Countering Drug Resistance in the Developing World: An Assessment of Incentives Across the Value Chain and Recommendations for Policy Interventions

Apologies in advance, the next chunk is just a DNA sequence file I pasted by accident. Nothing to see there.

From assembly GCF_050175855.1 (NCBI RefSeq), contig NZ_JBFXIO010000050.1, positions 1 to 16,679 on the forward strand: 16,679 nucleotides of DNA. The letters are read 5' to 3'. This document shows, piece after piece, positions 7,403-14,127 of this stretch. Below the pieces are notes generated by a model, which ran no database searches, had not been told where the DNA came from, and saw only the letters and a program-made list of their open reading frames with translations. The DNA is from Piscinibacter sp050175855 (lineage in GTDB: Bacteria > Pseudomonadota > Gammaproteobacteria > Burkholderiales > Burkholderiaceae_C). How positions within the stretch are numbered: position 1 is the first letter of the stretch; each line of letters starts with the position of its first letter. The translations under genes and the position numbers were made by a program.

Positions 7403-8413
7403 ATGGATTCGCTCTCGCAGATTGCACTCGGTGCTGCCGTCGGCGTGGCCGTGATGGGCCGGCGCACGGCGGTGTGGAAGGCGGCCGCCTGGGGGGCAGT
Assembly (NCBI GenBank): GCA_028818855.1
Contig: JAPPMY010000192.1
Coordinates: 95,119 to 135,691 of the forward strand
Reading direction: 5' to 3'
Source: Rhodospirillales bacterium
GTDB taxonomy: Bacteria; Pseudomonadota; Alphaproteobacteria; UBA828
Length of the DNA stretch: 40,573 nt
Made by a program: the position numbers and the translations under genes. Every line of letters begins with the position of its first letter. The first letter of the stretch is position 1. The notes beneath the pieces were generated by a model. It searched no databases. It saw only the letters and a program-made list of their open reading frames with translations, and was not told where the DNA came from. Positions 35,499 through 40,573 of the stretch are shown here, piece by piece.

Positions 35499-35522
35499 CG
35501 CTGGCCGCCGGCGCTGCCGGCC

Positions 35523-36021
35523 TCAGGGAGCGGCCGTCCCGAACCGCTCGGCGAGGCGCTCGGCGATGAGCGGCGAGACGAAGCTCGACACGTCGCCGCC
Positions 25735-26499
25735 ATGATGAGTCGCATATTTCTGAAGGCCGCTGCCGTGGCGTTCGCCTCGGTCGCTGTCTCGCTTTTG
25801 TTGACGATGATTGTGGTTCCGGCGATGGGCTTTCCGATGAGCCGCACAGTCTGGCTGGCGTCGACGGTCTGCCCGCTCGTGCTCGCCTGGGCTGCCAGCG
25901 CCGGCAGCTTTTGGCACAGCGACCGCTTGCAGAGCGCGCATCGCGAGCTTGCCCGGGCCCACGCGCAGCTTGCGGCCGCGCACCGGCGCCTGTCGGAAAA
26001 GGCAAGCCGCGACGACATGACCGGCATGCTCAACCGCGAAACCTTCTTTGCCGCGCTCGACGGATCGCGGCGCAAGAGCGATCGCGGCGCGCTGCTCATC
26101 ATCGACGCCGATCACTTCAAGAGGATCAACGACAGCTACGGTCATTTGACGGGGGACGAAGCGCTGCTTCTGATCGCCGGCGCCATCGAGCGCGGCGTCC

The emergence and spread of drug resistance is draining available resources and threatening our ability to treat infectious diseases in developing countries. Countering drug resistance requires pharmaceutical companies, government regulators, doctors, and patients to make difficult choices about drug treatment in order to balance efficacy, cost, safety, and sustainability of drugs. These complex tradeoffs are faced along the drug supply chain from the development of new products, procurement of drugs for donor and government distribution, distribution steps to ensure treatment heterogeneity along with quality and availability, and dispensing and use that requires affordability, patient adherence and rational use of drugs and diagnostics. An analysis of the incentives and risks in the drug supply chain reflects that many stakeholders who can influence optimal prescribing of existing drugs; affect higher patient compliance; and ensure the quality of drugs have weak incentives to carry out these activities optimally. This implies a high potential for drug resistance to accelerate. This paper recommends specific measures to better align the incentives of these stakeholders with resistancecountering activities.